Almost as often as invitations to submit manuscripts to predatory journals, I receive invitations to attend predatory meetings, and you probably receive them as well. So what exactly are predatory meetings, and how do you know whether a meeting is real or organized by some bogus organization?

Predatory meetings and conferences

Predatory meetings are organized by companies that have no interest in science but are just after your money. These companies, primarily located in India, make money from the registration fee and the hotel packages they sell. They generate a conference website and put names of speakers on their website, which will make them look trustworthy. However, most of these speakers have not agreed to speak at these conferences, but their photos and biosketches are posted on the site anyway. Once you arrive at the meeting, the promised reputable speakers are not there, the interesting sessions announced on the website are not taking place, there are few conference attendants, and the overall organization is terrible. In some cases, once you arrive, you find out that there is no conference at all and no hotel has been booked, leaving you stranded. Especially inexperienced researchers fall prey to these scams.

Because predatory meetings currently outnumber legitimate scientific meetings, you need to think and check before registering. Unfortunately, Beall’s list of Predatory Conferences has been discontinued (he was sued by one of the predatory conference organizers, not sure if that is the reason), and I have not found a replacement list yet. So below is a list of points to check.

How can you tell a predatory meeting from a legitimate one?

  • The topic of the conference you are invited to has little to do with your expertise
  • The website of the meeting lacks a contact email, telephone number, or address. Or if an email address is posted it is a free email account (yahoo, gmail, etc.)
  • The meeting is not announced on the website of the professional society in your field
  • The meeting is not organized by a well-known institute or professional society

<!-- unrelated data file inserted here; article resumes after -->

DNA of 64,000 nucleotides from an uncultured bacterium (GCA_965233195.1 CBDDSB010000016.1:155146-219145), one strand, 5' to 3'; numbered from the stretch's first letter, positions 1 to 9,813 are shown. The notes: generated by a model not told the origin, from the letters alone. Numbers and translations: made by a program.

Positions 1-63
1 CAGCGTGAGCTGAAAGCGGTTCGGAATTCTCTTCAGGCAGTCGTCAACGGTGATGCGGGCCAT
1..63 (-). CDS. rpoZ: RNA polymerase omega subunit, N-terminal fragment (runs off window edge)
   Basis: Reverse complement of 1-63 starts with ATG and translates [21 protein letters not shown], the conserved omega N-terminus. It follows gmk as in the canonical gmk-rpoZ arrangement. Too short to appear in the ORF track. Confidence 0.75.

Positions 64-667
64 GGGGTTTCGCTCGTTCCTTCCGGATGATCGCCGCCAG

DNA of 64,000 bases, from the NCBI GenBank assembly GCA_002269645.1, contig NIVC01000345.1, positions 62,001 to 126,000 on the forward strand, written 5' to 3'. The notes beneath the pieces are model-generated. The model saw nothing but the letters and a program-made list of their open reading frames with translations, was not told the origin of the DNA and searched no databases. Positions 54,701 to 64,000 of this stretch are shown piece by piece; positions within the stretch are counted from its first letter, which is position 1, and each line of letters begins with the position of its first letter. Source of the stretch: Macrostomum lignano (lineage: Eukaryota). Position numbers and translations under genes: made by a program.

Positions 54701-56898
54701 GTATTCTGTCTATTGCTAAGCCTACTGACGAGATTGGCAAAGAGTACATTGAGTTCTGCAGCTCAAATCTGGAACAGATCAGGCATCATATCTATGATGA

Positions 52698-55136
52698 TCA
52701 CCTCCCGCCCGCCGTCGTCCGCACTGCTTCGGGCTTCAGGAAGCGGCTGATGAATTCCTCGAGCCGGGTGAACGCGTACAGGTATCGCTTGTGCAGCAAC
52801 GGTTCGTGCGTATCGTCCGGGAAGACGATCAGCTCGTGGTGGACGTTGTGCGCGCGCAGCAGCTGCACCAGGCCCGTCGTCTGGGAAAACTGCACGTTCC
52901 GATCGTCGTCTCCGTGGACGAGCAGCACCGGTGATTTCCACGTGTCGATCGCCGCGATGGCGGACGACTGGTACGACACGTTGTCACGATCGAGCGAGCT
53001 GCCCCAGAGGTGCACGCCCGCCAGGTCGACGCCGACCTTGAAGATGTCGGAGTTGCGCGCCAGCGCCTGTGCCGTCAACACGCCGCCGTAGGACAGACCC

• It is difficult to find the actual location of the conference on the website
  • When you click on sample abstracts, they have nothing to do with the conference topic
  • You received an invitation to be a speaker at the conference just weeks or a few months before the convention
  • The session topics appear to be too generic or not relevant to the conference
  • The website’s wording appears AI generated, generic, or irrelevant
  • You and your colleagues have not been to previous meetings by this organization before
  • They promise publication of your manuscript
  • Multiple conferences on entirely unrelated topics are organized at the same time at the same place?
  • If review or committee members are named on the website, check whether these people are actually working in your field
  • If your abstract is accepted quickly after submission (within hours or days) no committee is actually reviewing the abstracts. You can check the review process by submitting a bogus abstract, something Christoph Bartneck did for a nuclear physics meeting, and his abstract was accepted within 3 hours…

For further information about predatory conferences you may want to read this systematic review from 2022.


Predatory meetings can be nonexistent or badly attended

(Image by PeakPx)

Companies that organize predatory meetings:

  • Allied Academies – see a.o. here for a report on their fraudulent meetings
  • Archives of Applied Medicine -they organize `Global conferences` on every subject  -their website:
  • Auragen Group
  • Biocore Conferences
  • BIT Congress – see some of the reviews on trustpilot
  • BIT Life Sciences
  • Clerisy Conferences
  • Coalesce Research Group / Coalesce Conferences
  • Conference Era (a.o. WCBBS)
  • Conference Series – see some of the reviews on trustpilot
  • EuroSciCon
  • Event Series
  • Gavin Conferences
  • Inovine Conferences
  • International Organization of Educators and Researchers Inc (IOER)
  • International Society for Engineers and Researchers (ISER)
  • Life Science Events
  • Longdom Conferences – read Steffi Friedrichs’s comment on ResearchGate
  • Magnus Group
  • Meetings International
  • Moment Era (or MomentEra), formerly under the name: Pulsus Group
  • mScholar Conferences
  • OLC International
  • OMICS International
  • Outlook Conferences
  • Pride Conferences
  • PSC Conference
  • Pulsus Group
  • Scholars Conferences / Scholars International
  • Scientific Cognizance
  • Scientific Federation
  • Scientific Meditech
  • Scientific Serve
  • Scientific Tree Group
  • World Education Day (at:
  • World Research Forum for Engineers and Researchers (WRFER)
  • Xpert Meetings

Note: this is not a complete list!!  In addition I noticed some predatory organziations change their names to get rid of the bad reviews.

Please let me know if you spot any others